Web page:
Once, when my son was younger, he took Tai Kwon Do lessons at the local martial arts school, and once we had a birthday party for him there. Or perhaps it was the opening of their new dojo; I don't know which. At any rate, at some point the instructors asked me to break a board - me, who knew jack about such things.
Within a few minutes of trying I had broken a board 1 inch think. It was pine. I'm glad it wasn't oak.
On the larger piece of the broken board I later painted 持久 - pronounced in Japanese "jikyuu" - which means "persistence" or "endurance." It's there to remind me to be persistent and to endure.
And everyone around me knows I have to keep persisting and enduring.
I bring that up by way of explaining more my sentiments regarding Genpo Merzel. I think it's too trite - way- to trite, to go into unmitigated condemnation of the man, though you can be sure he had it coming. There's more to see here than that in us.
"Genpo Roshi" had built himself into a brand, following all the bromides of current American capitalism in decline: It doesn't matter what the brand is trying to sell; the brand's the thing. You can see that on his Twitter account, or by going to Google images and searching him. To some extent we can't help but "brand" ourselves one way or the other, but like that Magritte painting of a pipe with "This is not a pipe" in French written under it, the brand is not the person or thing.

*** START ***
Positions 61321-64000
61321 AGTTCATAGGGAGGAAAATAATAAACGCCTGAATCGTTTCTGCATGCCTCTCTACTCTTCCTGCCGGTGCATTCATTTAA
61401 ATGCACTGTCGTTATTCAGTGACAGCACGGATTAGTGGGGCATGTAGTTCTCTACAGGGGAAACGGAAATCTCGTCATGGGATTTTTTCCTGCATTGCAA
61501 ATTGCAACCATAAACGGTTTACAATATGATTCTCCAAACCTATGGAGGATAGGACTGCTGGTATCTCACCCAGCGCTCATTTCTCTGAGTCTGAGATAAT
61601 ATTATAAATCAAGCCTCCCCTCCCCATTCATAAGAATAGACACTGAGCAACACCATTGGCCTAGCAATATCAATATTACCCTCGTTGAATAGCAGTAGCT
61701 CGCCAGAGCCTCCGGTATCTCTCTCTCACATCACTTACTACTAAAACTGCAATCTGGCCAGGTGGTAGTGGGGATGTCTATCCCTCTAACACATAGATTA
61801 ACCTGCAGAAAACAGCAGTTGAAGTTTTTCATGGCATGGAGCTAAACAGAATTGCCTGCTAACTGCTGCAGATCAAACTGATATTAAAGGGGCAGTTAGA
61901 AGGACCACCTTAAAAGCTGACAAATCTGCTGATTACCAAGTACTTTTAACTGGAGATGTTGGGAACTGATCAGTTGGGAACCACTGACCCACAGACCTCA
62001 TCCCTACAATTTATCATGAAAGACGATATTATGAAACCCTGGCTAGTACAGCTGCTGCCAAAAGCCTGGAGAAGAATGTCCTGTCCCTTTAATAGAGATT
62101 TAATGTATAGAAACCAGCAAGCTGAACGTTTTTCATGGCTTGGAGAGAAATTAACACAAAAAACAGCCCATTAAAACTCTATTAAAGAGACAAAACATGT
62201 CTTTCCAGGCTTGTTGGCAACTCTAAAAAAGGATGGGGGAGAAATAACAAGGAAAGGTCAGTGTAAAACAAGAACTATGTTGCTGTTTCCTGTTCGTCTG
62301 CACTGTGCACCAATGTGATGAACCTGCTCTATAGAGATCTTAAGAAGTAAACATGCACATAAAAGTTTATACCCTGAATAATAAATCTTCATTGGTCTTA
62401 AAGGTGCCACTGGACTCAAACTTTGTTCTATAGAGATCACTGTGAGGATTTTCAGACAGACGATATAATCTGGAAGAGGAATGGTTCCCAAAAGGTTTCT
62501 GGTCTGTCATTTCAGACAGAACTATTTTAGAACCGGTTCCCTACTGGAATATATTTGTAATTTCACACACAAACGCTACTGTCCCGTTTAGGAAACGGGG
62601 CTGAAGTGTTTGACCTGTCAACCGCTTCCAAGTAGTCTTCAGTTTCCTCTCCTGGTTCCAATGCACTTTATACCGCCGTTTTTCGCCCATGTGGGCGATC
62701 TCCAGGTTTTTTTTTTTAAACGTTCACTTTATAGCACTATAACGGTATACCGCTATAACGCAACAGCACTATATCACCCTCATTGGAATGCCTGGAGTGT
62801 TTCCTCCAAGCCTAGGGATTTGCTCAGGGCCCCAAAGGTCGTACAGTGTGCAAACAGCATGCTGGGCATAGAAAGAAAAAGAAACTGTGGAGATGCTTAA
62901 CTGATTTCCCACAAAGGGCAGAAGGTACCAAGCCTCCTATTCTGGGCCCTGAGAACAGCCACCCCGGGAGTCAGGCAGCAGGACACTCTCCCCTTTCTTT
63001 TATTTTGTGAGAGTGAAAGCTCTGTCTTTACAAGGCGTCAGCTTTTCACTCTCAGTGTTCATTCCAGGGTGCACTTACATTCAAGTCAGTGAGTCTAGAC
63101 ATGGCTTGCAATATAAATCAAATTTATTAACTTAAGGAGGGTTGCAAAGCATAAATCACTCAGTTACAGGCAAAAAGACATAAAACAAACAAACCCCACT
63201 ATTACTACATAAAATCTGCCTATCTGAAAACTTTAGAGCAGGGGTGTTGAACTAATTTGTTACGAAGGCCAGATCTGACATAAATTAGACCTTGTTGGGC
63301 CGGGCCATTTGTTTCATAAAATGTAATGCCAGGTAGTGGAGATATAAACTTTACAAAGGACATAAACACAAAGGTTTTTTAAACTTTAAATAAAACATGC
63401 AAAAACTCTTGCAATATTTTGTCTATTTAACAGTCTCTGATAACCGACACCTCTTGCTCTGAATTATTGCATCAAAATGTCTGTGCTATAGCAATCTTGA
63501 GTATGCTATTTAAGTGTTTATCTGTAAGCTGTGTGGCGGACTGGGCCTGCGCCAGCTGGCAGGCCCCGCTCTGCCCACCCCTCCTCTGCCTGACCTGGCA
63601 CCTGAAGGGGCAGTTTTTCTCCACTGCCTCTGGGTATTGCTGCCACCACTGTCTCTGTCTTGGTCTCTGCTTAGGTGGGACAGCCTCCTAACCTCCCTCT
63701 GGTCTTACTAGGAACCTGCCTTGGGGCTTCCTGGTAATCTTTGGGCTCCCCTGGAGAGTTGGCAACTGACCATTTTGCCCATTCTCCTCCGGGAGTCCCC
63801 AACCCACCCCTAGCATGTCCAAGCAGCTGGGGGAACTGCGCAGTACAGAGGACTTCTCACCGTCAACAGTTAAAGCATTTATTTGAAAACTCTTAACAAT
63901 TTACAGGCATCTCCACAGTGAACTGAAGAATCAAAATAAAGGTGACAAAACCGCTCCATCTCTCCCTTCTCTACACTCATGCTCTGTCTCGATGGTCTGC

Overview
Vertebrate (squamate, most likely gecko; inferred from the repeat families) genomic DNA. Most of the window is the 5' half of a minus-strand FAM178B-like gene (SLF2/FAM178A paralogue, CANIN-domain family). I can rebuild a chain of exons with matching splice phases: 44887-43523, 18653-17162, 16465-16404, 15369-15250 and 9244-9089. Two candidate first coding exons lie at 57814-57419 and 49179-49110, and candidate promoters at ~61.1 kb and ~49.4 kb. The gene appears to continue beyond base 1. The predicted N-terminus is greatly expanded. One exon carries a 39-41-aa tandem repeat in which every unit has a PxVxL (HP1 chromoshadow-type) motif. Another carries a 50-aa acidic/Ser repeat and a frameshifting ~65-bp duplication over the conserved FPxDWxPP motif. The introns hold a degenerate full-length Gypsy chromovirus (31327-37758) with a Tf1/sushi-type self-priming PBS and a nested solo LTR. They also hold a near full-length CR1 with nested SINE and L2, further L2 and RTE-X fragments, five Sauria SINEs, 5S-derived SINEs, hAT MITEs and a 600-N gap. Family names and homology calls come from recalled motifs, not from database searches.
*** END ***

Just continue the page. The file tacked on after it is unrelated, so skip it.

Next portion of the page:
Anybody and his brother can be trained to hold a Large Group Awareness Training (LGAT) meeting and pretend to be a Guy Who Knows His Stuff. Anybody and his brother can get a photographer to propagate a "look" that one wants to be known by; Charlie Manson did it.
It takes 持久と仕事 - persistence and work - to actually live a life authentically, oddly enough. It's not enough to boast to people how you don't care about what people think because umm... you care deeply about all sentient beings. Walking the walk is the hard part.
Genpo Merzel is us: He's fallen seven times. We're all falling seven hundred times. He wasn't my teacher; we wouldn't have had each other in a teacher student relationship, and he's deeply hurt many people and completely trashed his own brand all by himself, without any help from his blogosphere critics or Brad Warner or anyone. I still think what many of his critics wrote was true: "Big Mind" was and is a load of horse hockey. But to think that your Zen practice or other Buddhist or "spiritual" practices - or lack thereof - insures you against the type of crap Genpo stepped into is also horse hockey.
Work and persist to be what you can and should. Caveat emptor.